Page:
PUBLICATIONS: "Significance of bottom material data in evaluating water quality", by Herman R. Feltz

In Reply Refer To:                        September 23, 1980
EGS-Mail Stop 412


Subject: PUBLICATIONS: "Significance of bottom material data 
         in evaluating water quality", by Herman R. Feltz

The enclosed reprint on the "Significance of bottom material 
data in evaluating water quality" describes the importance of 
sediment as carriers or transporters of chemical substances 
in natural waters. Through the process of adsorption, a high 
degree of correlation can be found between the concentration 
of suspended sediment and the concentrations of substances, 
such as organic carbon, nitrogen, phosphorus, heavy metals, 
and organic residues, including pesticides.

As the velocity of flow in a stream decreases, suspended 
sediment settles to the bottom. The bottom materials, in 
turn, become a storehouse for chemical substances. These 
materials can be further transported as part of the bedload 
or resuspended as water velocities increase.

As discussed in the reprint, the collection of bottom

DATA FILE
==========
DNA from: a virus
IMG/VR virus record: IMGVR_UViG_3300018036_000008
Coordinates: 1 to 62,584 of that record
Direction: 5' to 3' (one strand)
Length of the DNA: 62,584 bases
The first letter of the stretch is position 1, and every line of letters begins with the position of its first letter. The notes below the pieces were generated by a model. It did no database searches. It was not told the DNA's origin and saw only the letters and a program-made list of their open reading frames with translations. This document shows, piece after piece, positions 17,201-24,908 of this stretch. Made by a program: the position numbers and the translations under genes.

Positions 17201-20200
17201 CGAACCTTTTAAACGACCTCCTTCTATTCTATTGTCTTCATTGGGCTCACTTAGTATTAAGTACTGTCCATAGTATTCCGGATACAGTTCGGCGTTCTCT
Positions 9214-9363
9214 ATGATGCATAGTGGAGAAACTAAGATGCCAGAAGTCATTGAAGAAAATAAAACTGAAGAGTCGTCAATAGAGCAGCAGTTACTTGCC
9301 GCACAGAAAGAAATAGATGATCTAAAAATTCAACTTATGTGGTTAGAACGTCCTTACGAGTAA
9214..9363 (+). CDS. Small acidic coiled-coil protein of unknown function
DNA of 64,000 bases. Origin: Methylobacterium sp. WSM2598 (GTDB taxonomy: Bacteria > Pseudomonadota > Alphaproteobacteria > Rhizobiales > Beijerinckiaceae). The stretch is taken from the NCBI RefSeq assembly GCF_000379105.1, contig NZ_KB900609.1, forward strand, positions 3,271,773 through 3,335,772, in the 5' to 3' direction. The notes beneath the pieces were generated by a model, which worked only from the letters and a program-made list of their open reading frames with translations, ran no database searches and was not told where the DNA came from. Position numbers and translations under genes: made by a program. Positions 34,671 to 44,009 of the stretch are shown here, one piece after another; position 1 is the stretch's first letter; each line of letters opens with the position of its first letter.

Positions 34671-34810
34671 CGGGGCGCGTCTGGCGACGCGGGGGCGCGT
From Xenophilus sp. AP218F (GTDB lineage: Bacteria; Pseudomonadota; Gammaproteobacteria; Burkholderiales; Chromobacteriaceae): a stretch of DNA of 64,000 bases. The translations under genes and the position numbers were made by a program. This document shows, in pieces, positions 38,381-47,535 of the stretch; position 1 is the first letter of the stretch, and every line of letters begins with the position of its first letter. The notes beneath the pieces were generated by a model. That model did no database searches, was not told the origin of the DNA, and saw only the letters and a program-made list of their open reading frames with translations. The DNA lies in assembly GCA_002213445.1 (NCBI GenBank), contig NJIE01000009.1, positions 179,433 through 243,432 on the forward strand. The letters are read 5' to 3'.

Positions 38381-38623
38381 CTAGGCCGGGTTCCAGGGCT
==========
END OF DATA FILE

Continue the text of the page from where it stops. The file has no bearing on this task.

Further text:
materials and the determination of adsorbed substances 
provide valuable information in water-quality studies. The 
significance and use of bottom material data may be 
summarized as follows:

1. as an historical water-quality integrator,
2. as a reconnaissance tool,
3. in planning analytical schedules,
4. in conducting short-termed studies,
5. for deriving short- and long-term trends, and
6. for identification of problem areas.

Please circulate the reprint as widely as possible in all 
district offices.  Additional copies of the reprint are not 

                         R. J. Pickering


WRD Distribution: SL: Regional Hydrologists
                      Regional Water-Quality Specialists
                      District Chiefs
                      District Water-Quality Specialists

Key words: water quality, publications, sampling, sediment, 
           bottom materials, bed material, chemical properties.

Superceded memorandum: None